• Work at your best: Some tasks will be more arduous than others, so schedule those in at your peak times. If you work better in the morning, do them in the morning. It's as simple as "identifying when you're most effective"[1] and doing the more difficult tasks, then.

  • Procrastination power playlist: We all have songs that wake us up and get us moving. So, use them! Make yourself a 'Procrastination Power Playlist' filled with songs that get you energised. When you're tackling a task, play your music to get you motivated. Studies show that "the brain likes to have a trigger to create a new habit, plus you're more likely to follow through when you're feeling good in your body"[3].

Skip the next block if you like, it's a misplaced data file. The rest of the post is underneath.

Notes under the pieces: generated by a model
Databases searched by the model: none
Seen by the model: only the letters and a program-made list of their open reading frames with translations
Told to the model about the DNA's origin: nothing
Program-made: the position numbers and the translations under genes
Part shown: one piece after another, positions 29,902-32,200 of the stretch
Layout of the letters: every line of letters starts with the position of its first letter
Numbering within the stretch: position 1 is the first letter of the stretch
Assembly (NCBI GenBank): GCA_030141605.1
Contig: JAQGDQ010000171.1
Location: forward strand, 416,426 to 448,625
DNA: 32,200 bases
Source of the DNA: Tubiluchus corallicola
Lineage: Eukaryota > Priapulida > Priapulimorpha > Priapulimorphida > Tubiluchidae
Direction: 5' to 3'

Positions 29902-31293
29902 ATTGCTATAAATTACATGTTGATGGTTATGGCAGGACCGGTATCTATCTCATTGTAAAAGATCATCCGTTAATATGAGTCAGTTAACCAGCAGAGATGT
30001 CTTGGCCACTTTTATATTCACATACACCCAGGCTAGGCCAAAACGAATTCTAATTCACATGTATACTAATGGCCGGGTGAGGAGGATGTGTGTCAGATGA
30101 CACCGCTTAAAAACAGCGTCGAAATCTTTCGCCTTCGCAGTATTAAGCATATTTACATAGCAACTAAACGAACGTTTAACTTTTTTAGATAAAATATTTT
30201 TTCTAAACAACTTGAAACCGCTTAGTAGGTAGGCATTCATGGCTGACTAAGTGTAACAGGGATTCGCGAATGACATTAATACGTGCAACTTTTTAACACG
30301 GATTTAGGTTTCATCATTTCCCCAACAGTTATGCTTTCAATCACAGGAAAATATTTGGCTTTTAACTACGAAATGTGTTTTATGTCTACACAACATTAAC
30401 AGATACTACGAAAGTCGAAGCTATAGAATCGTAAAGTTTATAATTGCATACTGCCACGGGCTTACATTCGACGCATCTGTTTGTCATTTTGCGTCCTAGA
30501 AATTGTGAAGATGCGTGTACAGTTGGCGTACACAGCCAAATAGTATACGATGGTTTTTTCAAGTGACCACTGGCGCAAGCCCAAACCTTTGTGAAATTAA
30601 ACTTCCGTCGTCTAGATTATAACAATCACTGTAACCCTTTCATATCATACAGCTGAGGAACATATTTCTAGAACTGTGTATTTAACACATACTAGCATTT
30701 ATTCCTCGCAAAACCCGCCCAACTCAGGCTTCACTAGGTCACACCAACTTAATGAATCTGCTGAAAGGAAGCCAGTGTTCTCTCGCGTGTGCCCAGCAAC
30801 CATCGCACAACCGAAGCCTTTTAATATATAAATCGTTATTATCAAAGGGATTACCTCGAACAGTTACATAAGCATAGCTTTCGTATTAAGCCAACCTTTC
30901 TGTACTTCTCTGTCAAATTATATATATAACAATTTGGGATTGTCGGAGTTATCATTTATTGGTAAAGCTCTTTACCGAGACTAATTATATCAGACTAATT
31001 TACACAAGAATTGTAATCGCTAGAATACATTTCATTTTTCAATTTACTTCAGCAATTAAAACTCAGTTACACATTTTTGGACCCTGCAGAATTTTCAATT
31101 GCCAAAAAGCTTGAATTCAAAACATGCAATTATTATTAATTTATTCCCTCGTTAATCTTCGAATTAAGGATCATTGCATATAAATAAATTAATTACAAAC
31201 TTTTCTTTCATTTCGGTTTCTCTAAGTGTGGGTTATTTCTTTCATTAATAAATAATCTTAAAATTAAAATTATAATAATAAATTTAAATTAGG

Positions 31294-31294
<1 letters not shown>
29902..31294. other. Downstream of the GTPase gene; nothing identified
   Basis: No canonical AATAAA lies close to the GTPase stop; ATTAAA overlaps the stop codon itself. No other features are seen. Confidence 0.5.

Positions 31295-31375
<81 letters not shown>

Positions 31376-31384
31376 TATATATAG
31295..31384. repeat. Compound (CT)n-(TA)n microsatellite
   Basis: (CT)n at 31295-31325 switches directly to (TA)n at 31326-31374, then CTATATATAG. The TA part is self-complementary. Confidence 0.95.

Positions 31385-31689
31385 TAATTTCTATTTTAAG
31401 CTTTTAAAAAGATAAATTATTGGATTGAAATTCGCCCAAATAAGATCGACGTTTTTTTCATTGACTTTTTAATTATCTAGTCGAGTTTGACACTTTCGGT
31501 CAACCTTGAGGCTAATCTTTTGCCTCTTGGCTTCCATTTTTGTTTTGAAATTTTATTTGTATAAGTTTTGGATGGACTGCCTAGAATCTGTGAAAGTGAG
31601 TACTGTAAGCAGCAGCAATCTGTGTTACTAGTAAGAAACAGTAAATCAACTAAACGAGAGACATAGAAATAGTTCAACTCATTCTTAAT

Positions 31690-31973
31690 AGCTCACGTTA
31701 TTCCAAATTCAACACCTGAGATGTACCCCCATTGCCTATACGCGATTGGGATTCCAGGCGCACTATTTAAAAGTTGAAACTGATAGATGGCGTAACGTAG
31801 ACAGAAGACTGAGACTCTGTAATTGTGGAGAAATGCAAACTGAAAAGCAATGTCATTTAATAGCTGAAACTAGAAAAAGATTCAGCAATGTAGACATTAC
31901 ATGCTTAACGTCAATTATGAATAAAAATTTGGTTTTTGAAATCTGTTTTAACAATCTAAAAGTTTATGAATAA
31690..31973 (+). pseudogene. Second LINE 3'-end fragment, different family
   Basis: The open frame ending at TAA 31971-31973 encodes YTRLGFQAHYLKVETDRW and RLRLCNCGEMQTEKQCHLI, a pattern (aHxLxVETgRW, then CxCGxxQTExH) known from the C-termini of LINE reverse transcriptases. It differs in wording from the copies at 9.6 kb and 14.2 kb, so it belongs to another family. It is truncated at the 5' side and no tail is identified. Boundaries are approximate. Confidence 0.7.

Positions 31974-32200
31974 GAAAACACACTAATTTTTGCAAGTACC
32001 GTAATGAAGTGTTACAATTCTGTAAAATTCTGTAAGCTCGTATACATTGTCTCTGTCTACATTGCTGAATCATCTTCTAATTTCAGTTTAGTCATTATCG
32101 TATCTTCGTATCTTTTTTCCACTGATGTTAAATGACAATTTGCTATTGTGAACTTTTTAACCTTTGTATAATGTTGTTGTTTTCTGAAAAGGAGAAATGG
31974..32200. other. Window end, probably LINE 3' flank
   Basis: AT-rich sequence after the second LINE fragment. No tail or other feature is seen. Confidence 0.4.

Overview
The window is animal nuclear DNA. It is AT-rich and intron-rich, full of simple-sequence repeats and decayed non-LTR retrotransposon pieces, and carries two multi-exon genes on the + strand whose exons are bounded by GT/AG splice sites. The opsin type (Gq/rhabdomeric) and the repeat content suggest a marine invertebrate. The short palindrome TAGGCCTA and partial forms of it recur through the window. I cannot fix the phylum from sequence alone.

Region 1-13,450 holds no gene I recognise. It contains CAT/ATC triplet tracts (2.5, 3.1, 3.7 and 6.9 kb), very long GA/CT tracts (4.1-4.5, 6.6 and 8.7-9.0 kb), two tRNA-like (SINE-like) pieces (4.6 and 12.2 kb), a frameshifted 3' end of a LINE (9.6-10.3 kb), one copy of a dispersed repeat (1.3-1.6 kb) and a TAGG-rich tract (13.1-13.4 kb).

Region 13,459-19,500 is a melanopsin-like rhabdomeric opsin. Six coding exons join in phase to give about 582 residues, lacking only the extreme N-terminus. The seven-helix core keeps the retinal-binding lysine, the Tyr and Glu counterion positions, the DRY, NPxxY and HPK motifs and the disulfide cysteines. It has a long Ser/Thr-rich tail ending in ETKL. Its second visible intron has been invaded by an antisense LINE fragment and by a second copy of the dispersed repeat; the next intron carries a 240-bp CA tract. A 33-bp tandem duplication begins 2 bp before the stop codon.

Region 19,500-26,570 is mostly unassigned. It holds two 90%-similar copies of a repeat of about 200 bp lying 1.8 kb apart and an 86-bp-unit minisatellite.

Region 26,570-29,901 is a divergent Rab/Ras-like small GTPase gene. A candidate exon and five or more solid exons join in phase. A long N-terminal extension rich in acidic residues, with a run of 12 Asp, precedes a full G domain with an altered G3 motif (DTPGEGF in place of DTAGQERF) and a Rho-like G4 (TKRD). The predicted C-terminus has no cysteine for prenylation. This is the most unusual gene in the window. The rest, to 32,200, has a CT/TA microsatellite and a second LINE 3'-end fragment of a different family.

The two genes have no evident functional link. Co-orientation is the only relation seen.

• Distraction-free zone: Distractions come in all forms, from a squeaky chair to social media. Try to eliminate the things that distract you; switch off your notifications, for example.

  • Let go: Most of us have to-do lists longer than our arms. Are we actually going to do them all? Probably not. And that's okay! If that's the case, cross them off and "give yourself permission to let it go"[3].

  • Have fun: We put things off for a reason, and boredom is one of them. Have fun with it, dance to your music in between tasks, or reward yourself. Rewards are hugely motivating and can be great tools when building new habits.